Shroud for a Nightingale, published in 1971, was the fourth crime novel by P.D. James, the fourth of a series centered on Scotland Yard detective Adam Dalgliesh that would eventually total 14.
Shroud for a Nightingale is marred by an extremely complex solution to the puzzle of the separate murders of two student nurses and by the way the unfolding of that solution lands rather clunkily across 20 pages at the end of the novel. James would learn better.
Those flaws aside, though, the novel is a pleasure to read for the insights into human nature that James brings to her task and for her rich and vivid language in describing humans and the way they act around each other.
“A blasphemous liturgy”
For instance, Matron Mary Taylor, the head of nursing and the single strongest force at the John Carpendar Hospital outside of London, is one of those hyper-competent, compassionate leaders on whom the staff routinely leans. Yet, as James describes it, Taylor finds the performance draining:
They all wanted to have just a word about the problem. They all went away feeling better. Hear what comfortable words matron saith. Her whole working life seemed a blasphemous liturgy of reassurance and absolution. And how much easier both to give and to accept was this bland milk of human kindness than the acid of truth. She could imagine the blank incomprehension, the resentment with which they would greet her private credo.
“I haven’t anything to offer. There isn’t any help. We are all alone, all of us from the moment of birth until we die. Our past is our present and our future. We have to live with ourselves until there isn’t any more time left. If you want salvation look to yourself. There’s nowhere else to look.”
“The full enormity of the crime”
Or consider Dalgliesh’s interview with Miss Martha Collins, the housekeeper at Nightingale House, the nurse training school at the hospital.
She is, writes James, “ a thin, brown-skinned woman, brittle and nobbly as a dead branch, who looked as if the sap had long since dried in her bones.” When Collins arrives for the questioning, she sits down “with anticipatory malevolence” and never once smiles during the half hour.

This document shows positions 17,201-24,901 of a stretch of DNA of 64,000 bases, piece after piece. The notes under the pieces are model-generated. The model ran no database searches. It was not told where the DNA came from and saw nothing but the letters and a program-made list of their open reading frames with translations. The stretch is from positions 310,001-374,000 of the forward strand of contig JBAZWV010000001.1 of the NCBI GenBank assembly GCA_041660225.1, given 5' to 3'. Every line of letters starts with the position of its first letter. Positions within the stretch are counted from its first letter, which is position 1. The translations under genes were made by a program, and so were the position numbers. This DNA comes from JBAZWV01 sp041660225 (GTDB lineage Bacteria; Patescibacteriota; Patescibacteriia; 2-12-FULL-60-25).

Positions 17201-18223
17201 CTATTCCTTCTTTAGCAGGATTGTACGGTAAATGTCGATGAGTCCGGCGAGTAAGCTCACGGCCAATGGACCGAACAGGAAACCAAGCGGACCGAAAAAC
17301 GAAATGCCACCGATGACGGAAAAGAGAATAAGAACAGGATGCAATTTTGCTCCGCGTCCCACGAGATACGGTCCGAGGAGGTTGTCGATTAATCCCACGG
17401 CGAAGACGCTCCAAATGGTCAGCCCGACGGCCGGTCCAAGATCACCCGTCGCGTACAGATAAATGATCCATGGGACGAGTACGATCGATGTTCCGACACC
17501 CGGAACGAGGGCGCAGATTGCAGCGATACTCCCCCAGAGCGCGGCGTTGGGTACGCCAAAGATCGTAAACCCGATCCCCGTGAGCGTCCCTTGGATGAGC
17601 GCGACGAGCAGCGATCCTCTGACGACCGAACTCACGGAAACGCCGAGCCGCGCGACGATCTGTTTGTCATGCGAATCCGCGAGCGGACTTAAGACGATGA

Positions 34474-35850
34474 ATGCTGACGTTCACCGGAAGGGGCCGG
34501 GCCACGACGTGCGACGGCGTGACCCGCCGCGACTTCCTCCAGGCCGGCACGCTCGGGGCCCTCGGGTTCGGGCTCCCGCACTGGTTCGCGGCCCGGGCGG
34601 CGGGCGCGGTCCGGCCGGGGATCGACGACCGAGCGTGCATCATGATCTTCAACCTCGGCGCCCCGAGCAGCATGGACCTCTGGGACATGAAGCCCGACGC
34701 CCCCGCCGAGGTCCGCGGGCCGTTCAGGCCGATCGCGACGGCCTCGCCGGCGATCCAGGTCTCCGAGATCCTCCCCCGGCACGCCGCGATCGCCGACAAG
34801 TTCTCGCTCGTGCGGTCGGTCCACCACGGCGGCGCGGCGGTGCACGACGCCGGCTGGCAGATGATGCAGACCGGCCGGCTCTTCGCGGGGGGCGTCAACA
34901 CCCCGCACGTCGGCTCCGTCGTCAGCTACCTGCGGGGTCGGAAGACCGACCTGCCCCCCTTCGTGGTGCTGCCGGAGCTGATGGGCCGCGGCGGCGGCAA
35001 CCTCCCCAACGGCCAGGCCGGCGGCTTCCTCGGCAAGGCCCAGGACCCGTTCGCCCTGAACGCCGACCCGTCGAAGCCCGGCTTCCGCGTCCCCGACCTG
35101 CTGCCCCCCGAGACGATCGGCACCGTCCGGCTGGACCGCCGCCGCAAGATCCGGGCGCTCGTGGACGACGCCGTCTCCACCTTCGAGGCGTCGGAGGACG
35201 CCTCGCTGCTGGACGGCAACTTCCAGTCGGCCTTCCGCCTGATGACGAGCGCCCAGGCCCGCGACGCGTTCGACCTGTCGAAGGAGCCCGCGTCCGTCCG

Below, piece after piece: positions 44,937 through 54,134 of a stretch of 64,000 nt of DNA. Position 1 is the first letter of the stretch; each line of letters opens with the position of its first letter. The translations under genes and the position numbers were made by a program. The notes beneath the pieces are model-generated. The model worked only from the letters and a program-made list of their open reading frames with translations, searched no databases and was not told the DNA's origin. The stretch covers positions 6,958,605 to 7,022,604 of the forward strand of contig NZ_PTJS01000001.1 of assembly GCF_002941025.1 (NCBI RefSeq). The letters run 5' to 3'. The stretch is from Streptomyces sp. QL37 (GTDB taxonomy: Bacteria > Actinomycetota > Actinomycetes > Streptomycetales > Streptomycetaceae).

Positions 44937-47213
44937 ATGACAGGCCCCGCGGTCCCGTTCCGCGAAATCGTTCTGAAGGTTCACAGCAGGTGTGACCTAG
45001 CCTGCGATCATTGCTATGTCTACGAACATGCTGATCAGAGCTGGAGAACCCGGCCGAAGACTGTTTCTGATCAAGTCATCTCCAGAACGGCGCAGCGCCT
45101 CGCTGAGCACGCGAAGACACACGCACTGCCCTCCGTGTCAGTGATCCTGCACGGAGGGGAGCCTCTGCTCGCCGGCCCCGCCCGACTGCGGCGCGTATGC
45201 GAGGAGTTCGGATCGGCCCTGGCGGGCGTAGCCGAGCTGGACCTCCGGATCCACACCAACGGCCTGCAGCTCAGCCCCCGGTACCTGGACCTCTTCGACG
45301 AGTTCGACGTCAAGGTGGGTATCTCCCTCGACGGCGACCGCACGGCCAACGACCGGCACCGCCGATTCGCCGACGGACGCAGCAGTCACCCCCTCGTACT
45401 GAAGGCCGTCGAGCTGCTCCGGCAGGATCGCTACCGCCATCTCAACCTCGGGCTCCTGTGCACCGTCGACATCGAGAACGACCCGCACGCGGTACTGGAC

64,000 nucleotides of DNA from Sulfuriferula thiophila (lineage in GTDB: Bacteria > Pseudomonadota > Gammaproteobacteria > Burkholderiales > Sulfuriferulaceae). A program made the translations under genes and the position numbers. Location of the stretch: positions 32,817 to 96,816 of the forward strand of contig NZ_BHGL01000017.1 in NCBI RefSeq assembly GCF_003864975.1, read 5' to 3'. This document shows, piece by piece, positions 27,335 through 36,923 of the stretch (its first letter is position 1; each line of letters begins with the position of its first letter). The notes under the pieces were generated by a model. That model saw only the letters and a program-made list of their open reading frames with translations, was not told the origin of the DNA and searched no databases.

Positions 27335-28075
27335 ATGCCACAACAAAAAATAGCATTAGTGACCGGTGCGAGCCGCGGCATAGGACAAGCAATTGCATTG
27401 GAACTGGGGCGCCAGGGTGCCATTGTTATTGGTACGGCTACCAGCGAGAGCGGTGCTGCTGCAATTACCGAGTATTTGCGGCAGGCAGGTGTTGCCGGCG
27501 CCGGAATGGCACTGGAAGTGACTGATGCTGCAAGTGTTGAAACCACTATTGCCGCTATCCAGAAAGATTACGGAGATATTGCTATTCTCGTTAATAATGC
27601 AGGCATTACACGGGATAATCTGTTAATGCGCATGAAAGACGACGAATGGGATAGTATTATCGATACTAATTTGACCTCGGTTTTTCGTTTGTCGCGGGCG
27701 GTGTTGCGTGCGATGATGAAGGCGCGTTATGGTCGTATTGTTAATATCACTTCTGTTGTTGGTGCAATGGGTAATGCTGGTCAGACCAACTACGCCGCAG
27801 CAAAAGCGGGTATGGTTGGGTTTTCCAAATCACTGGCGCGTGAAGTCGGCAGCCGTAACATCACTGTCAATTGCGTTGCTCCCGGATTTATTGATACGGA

Dalgliesh wondered whether her acidulated tone and perversely unattractive appearance were part of a calculated persona. Perhaps some forty years earlier she had decided to become a hospital character, the beloved tyrant of fiction, treating everyone from the matron to the junior maid with equal irreverence, and had found the characterization so successful and satisfying that she had never managed to drop it.
The policeman rather enjoys talking with her and watching her performance. At the end, when they talk about the bottle of disinfectant that was the poison that killed the first nurse, Collins forcefully says, “And now I’ll tell you something, Mr. Detective.”
Raising “her thin rump from the chair,” she leans forward with her beady eyes and tells him in no uncertain terms, “No one had any right to take that bottle out of the lavatory without my permission or to use it for any other purpose except for cleaning the lavatory bowl. Nobody!”
To which, James drolly notes:
It was apparent where in Miss Collins’s eyes the full enormity of the crime had lain.
“A witch’s plaything”
One more example will suffice. It comes as the police are investigating the second murder, as various police officers are dusting for fingerprints and searching for clues and taking photographs of the dead body.
There was an explosion of light, and the image of the dead girl leapt up at them and lay suspended in air, burning itself on Dalgliesh’s retina.
Colour and shape were intensified and distorted in that cruel, momentary glare. The long black hair was a tangled wig against the whiteness of the pillows; the glazed eyes were exophthalmic marbles, as if rigor mortis were squeezing them out of their sockets; the skin was very white and smooth, looking repulsive to the touch, an artificial membrane, tough and impermeable as vinyl.
Dalgliesh blinked, erasing the image of a witch’s plaything, a grotesque puppet casually tossed against the pillow. When he next looked at her, she was again a dead girl on a bed; no more and no loss.
There is much going on in that description. For one thing, a closely observed moment, clearly rendered in words on a page. For another, an unstated meditation on the loss of control and dignity that death brings.
Both and much more are contained in the two images that the moment of the photographer’s flash brings — the body transformed into “a witch’s plaything, a grotesque puppet.”
James was that rare mystery writer and, for that matter, rare writer who could see and feel in the routine the deeper waters of life and loss.
Patrick T. Reardon